Frankfurt’s relationship to letters and ideas dates back centuries. Johannes Gutenberg (ca. 1395-1468) was born in nearby Mainz and was the man who developed printing with moveable type that fostered the widespread publication of books, pamphlets, documents and newspapers. With it came the prioritization of literacy and all the progress that implies. Of course, Goethe benefited from having books widely available as a boy.
Since World War Two, Frankfurt has been central to the financial administration of Europe but, unlike many centers of world business, has insisted on maintaining the centrality of words and ideas. It has more than a hundred publishing houses, though other German cities (including Berlin, Hamburg and Leipzig) are just as strong. How wonderful that a country can have such a vibrant book culture at a time when it has been degraded in much of the rest of the world. This is part of Goethe’s legacy.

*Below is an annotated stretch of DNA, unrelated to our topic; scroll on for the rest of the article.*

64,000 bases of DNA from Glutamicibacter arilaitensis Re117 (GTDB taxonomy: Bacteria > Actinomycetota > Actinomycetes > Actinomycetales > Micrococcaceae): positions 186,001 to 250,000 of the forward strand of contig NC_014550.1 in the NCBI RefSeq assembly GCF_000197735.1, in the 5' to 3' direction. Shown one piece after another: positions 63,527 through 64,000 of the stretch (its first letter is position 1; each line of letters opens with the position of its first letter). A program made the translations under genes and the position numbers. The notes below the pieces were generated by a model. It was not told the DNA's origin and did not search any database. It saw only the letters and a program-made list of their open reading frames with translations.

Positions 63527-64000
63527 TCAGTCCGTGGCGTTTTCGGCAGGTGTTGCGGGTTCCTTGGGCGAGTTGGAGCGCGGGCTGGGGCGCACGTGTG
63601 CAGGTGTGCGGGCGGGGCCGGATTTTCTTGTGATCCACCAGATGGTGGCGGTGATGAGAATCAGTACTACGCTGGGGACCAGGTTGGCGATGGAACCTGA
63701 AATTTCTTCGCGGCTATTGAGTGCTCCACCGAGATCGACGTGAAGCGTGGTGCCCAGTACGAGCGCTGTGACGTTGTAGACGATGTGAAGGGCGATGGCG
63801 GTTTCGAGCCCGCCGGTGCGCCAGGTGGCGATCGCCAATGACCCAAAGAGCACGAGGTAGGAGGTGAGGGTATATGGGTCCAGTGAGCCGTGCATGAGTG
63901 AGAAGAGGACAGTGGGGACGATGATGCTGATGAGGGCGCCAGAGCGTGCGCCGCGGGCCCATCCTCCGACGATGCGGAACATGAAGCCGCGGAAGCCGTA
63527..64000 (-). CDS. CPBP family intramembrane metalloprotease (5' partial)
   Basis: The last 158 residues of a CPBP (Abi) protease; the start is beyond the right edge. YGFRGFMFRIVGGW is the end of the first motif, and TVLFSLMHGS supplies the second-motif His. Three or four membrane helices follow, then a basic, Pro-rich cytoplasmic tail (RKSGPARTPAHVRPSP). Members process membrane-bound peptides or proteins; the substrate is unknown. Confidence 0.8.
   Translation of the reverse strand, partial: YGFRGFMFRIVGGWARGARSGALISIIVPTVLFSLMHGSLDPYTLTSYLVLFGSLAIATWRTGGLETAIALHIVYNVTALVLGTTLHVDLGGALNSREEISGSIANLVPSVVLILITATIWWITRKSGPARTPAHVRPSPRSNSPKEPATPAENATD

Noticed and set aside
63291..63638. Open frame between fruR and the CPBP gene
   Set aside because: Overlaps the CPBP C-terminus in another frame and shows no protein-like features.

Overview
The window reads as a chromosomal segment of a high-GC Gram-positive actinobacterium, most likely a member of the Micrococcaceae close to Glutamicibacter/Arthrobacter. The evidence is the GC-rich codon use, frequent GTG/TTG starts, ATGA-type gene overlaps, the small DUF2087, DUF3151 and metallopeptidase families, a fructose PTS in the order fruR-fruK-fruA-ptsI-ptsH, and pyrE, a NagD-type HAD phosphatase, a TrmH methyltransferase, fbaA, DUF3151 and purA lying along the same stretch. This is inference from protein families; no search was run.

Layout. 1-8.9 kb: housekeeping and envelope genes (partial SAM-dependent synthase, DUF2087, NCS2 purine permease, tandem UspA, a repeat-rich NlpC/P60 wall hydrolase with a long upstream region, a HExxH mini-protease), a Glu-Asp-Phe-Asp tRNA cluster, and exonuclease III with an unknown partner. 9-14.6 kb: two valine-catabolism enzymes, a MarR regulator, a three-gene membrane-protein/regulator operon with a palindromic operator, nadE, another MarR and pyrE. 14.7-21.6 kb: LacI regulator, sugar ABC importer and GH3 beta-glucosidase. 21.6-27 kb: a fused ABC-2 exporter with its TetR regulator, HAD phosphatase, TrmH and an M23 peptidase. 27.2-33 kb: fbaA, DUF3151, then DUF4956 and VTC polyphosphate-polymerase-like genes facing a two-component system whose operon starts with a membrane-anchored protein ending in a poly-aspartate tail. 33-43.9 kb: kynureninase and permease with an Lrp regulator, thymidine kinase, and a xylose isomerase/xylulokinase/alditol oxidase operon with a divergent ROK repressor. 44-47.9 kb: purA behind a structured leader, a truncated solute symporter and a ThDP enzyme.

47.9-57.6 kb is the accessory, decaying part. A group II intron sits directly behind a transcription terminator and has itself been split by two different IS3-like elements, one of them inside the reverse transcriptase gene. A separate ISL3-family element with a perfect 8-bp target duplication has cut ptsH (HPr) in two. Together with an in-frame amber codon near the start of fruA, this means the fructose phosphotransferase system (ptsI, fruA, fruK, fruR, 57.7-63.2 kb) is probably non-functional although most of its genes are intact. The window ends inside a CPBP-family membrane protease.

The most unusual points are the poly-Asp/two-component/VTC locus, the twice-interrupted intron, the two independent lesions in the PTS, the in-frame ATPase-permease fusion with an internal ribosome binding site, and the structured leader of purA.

For anyone who cares about books, the Frankfurt Buchmesse, the world’s largest book fair, is the place to be. Publishers, authors and readers from more than a hundred nations gather every October. While a book fair has taken place in Frankfurt since almost the time of Gutenberg, the decision to make it an important international event not only of business and culture but also world fellowship has made it a magnet to Frankfurt since 1949. In the same year, the Frankfurter Allgemeine, the well-regarded center-right newspaper, was founded.
Another important element of Goethe’s legacy, though not unique to Frankfurt, is the Goethe-Institut. Created in 1951 and funded by the German government, it was established to train teachers of German in this country and abroad. It has branches on all continents and, like Goethe, has grown from being about language instruction to embracing culture, ideas and exchange. If you live in a major city in Europe or North America, you may well have a Goethe-Institut nearby. The one in New York is worth discovering. For that matter, so is Goethe himself if you only know him through operas such as Werther and Faust.